Why a cookie has so much power over us

Why the heck does, say, a cookie have so much power over us? I swear, if someone attributes overeating to a lack of willpower one more time, I'm going to climb up to the top of the Empire State Building and scream.

We used to think of food as something we ate to fill us up. But in fact, much of the food we're eating - this trio of fat, sugar, and salt - stimulates us. And we now know from science - this highly palatable food is absolutely activating the neural circuitry of our brains. We now know the reason we keep on eating is because of this sustained stimulation.

Sugar, salt and fat change our brain. THAT is why we can't stop eating when we're full. Whether we're a healthy weight or over weight - we all think a lot about food. And controlling that urge is often the hardest part.

Sugar is the main driver of our addiction. Then if we layer it with fat, it becomes even more addictive.

But food is love. And when it comes to showing love, we all think fat, sugar and salt. Unfortunately, most people don't celebrate special occasions with a box of broccoli.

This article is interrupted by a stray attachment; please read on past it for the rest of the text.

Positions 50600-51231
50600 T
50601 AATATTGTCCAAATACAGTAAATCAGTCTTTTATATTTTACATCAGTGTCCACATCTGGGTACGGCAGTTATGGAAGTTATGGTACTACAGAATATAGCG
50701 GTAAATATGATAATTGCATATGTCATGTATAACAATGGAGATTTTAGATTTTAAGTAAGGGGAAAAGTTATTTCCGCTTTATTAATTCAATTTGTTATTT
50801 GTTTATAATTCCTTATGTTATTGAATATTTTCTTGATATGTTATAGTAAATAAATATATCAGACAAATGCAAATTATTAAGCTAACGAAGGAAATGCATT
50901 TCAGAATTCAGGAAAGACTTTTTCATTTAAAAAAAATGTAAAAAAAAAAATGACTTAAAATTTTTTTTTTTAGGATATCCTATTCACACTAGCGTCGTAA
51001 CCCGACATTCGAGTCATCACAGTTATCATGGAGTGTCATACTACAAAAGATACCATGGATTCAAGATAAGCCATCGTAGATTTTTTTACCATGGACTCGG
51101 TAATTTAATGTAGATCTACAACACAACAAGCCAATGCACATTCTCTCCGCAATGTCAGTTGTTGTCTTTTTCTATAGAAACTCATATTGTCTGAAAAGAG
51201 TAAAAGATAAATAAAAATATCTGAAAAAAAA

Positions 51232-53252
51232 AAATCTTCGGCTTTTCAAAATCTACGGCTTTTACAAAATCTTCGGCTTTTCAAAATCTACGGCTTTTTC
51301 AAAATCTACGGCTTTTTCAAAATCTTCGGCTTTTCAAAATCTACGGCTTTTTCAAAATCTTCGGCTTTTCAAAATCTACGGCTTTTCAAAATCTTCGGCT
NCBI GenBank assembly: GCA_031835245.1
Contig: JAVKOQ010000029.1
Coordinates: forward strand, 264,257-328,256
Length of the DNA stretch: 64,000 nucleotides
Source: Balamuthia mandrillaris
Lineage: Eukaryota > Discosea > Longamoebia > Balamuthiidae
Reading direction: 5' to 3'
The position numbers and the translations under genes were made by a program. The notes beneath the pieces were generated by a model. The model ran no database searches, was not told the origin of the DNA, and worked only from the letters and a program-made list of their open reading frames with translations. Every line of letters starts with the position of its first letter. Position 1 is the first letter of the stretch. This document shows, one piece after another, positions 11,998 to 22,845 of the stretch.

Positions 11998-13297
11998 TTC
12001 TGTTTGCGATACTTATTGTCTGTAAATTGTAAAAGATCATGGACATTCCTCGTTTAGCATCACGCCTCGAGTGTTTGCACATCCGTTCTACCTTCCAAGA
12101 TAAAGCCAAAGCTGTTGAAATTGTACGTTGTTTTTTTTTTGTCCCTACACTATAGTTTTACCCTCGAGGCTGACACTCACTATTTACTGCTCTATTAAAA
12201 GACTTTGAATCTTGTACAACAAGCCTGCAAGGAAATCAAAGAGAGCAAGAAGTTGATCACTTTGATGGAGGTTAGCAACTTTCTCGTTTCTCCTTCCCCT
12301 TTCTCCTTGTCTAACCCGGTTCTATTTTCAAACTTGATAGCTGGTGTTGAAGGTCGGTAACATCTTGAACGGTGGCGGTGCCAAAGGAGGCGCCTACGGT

Let's explore why we love sugar/fat/salt so much:

Well, first it's evolution. We're already programmed with an attraction to sugar and fat. Then it's neuroscience. Food that contains fat, sugar and salt changes the neuro-circuitry of our brains, and keep us addicted to this trio. It's important to understand (and awareness is the first step) that this stuff messes with our minds. It literally turns off our brain's satiation meter, and keeps us coming back for more.

Here are some pointers for us, so we can break this addiction:

1. Take the bread away in a restaurant. When we reduce the desire for butter or olive oil (even though it's a healthy fat) it's helps us overcome the cue for fat.

2. Eat every 3-4 hours. The more structured our eating is, the better. The longer we go without food, the louder our short term, irrational mind becomes.

3. Eat out less. I know this is tough as so many of our gatherings take place at a restaurant. But when we eat out, we have no idea what's really going into our food.

4. Change our food perceptions. If we change our food stimulus-reward response from, "Wow, that's great!" to, "That's just fat on sugar on fat. Gross!" when we see a plate of french fries, it'll be easier to turn it down.

Most importantly, take baby steps. We shouldn't say, "I'm never going to have sugar, fat or salt again!" That's unrealistic.

Instead, let's aim to cut it out for our next meal. And then the meal after that. Or if we're up for the challenge, the entire day.

And if we're really up for a challenge - let's aim to cut it out for this coming week. Not forever, not for the rest of our life - just for this coming week.

Baby steps.


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